"Item. To my daughter Nancy Michael, Wife of Adam Michael, I give and devise the half lot and premises in the town of Sharpsburg Washington County Maryland adjoining Crise and Beard and which was purchased of Christina Fox etc."

"To my beloved Wife Elizabeth I give, bequeath and devise for and during her natural life the following property viz. half a lot of ground in the town of Sharpsburg Washington County Maryland adjoining Crise and Beard which was purchased of Christian Fox, also the house and lot on which I now live situate in the said town of Sharpsburg and which I purchased from Jacob Houser etc."

The tombstones of Frederick Fox and his second wife, Susannah, are in the Gebhart Church Yard Cemetery in Miamisburg, Ohio. Also in the Gebhart Church Yard Cemetery are tombstones for George Fox, Daniel Booker Fox, Elizabeth Fox Liter, Christena Fox Mettert, Mary Magdalene Fox Benner, and their spouses. Several of these tombstones indicate the individual was born in Frederick County, Maryland. There can be no doubt the Fox family that lived at Fox's Gap in Maryland was the same one that moved to the Miamisburg, Ohio, area in late 1807.




APPENDIX SIX

The Road from Swearingen's Ferry to Fox's Gap

A map of The Road from Swearingen’s Ferry on the Potomac River through Sharpsburgh to the Top of the South Mountain at Fox’s Gap was recorded on August 23, 1792, and is in the Maryland State Archives at Annapolis, Maryland.

Maryland State Archives, Special Collections (MSA Map Collection) 507 "Road from Swearingen's Ferry on the Potomac River through Sharpsburg to the top of the South Mountain at Fox's Gap." August 23, 1792. [MSA G1427-507, B5-1-3]

The old road shown by plain lines and is the distance of 11 1/4 miles - 56 perches
The alternations made by the commissioners is shown by dotted lines, and the road by them laid out is represented by lines numbered from 1 to 41 Difference 71 perches.

Note: The courses and boundaries above mentioned are to be taken for the middle of the road.

Washington County Sect.
By virtue of dower invested in an act of the assembly for the purpose we hereby certify that we laid out the road from Swearingen's Ferry on Potomac River through Sharpsburg to the top of the South Mountain in Fox's Gap agreeable to the courses and distances above expressed = As witness our hands and seals this 13th day of August 1792.
William Good (seal)
Jacob (seal)
Christopher (seal)
Beginning at the bank of the Potomac River at the said Ferry and running:

Crse North Degrees Length
No. South East or West

1 N 80 East 12 perches opposite the ferry house
2 S 49 East 56 ps to a post
3 S 62 East 62 ps to a post
4 N 44 East 43 ps to a marked poplar
5 N 62 East 264 ps to a marked white oak sapling
6 N 41 1/2 East 360 ps to a bounded white oak tree
7 N 69 1/2 East 320 ps to
the square in Sharpsburg - still continuing the course
8 N 69 1/2 East 110 ps to a post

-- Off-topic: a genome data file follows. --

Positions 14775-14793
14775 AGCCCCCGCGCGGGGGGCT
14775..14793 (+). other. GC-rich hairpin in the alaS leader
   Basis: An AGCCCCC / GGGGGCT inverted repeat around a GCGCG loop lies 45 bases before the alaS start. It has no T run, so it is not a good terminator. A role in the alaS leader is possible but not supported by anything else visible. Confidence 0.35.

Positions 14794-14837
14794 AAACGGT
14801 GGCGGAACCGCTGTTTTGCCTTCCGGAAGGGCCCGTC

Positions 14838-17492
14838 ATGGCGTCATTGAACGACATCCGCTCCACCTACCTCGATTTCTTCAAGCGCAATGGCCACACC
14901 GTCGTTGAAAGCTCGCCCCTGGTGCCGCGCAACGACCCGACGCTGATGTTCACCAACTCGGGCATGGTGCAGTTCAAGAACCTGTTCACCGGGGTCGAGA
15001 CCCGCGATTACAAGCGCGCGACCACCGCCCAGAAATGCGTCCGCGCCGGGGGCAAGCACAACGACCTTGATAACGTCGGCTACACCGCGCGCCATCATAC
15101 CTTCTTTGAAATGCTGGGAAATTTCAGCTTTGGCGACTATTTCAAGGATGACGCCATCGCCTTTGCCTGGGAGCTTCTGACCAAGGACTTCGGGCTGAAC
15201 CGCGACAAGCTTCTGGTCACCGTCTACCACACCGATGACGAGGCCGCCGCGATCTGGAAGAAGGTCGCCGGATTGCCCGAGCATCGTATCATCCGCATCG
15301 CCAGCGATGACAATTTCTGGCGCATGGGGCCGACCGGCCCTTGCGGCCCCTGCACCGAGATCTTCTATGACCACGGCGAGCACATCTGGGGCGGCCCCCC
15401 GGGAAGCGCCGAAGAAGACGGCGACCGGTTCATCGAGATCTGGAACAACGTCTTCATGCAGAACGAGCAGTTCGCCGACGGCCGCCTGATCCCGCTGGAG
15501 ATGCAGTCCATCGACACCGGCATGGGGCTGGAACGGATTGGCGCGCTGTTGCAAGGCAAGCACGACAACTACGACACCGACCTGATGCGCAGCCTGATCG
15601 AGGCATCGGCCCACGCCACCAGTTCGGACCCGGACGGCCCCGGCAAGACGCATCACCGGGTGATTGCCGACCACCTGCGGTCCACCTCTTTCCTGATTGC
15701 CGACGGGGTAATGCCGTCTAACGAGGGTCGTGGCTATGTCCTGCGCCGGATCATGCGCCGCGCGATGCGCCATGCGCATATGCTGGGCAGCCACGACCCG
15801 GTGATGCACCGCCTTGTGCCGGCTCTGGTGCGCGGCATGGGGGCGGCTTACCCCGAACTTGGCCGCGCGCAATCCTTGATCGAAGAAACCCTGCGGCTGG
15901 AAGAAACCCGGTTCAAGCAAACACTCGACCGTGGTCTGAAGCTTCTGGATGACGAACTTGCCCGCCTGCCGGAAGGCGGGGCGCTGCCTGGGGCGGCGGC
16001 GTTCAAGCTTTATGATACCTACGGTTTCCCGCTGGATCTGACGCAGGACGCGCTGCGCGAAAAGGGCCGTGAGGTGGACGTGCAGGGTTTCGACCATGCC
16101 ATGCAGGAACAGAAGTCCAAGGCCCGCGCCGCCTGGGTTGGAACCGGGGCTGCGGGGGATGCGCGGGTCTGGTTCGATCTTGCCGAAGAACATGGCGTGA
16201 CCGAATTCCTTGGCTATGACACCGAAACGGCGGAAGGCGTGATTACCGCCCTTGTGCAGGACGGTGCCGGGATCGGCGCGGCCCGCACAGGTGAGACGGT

9 N 60 East 64 ps to a marked locust sapling
10 N 69 1/2 East 112 ps to a marked hickory sapling
11 S 76 East 20 ps to a marked white oak tree
12 N 65 East 84 ps to a marked apple tree
13 N 85 East 16 ps
14 S 54 East 14 ps
to Orendorff's Bridge
15 S 77 East 8 ps
16 N 19 East 23 ps
17 N 3 West 26 ps to a bounded black oak
18 N 73 East 40 ps to a post
19 S 85 East 76 ps to a bounded Spanish oak
20 S 88 East 68 ps to a post
21 N 58 East 260 ps to a bounded black oak sapling
22 N 16 East 74 ps to a post
23 N 35 East 54 ps to a marked red oak & locust sapling
24 S 73 East 72 ps to a post
25 N 83 1/2 East 120 ps to a walnut tree
at Conrad Snavely's house
26 S 89 1/2 East 161 ps to a bounded black oak sapling
27 S 66 1/2 East 170 ps to a post near a marked black oak sapling
28 S 74 East 71 ps to a post
29 S 85 East 84 ps to a post
30 N 69 East 62 ps to a post
31 E - - - - - - - 324 perches to intersect
the old road near top of Domer's Hill
32 S 69 1/2 East 30 ps along the old road
33 N 83 East 20 ps
34 S 86 1/2 East 54 ps
35 S 28 East 20 ps
36 S 84 East 50 ps
37 N 77 East 22 ps
38 N 5 1/2 East 44 ps
39 [
estimate - not given on the map - South 81 East 40-45 ps]
40 S 44 East 70 ps
41 N 60 East 41 perches
to a stone set up in the road on the top of the mountain at the county line.

Two drawings of the road appear on this map, representing two measurement scales. The uppermost drawing is shown with the following indication: Scale 100P. The lower drawing is shown with the following indication: Scale 1/62,500 topographical map size.
The map identifies the following points along the road: Swearingen's Ferry on the Potomac River (starting point); the square in Sharpsburg (end of line 7); Orendorff's Bridge over the Antietam (end of line 15); Smith's shop (end of line 20); Jacob Russell (end of line 21); top of Red Hill (end of line 23); Conrad Snavely (end of line 25); Samuel Baker's (end of line 26); old road near top of Tomer's (or Domer's) Hill (line 31); Andrew Bash (end of line 36); top of the South Mountain at Fox's Gap (end of line 41)

[
Note: There is no course number 39 indicated on this map. The author believes this missing line in the written description of the road should be South, about 81 Degrees East, about 40 to 45 perches.]



APPENDIX SEVEN


Occupations of Residents
along the Old Sharpsburg Road in the 1700s
by Curtis Lynn Older


Land tract records provide valuable information about the owners of property along the Old Sharpsburg Road in the 1700s. A review of these records provides us with the occupations of numerous residents along or near the road. Although most of the individuals living along the road in the 1700s probably made their living as farmers, many also worked, at least part time, in various skilled trades.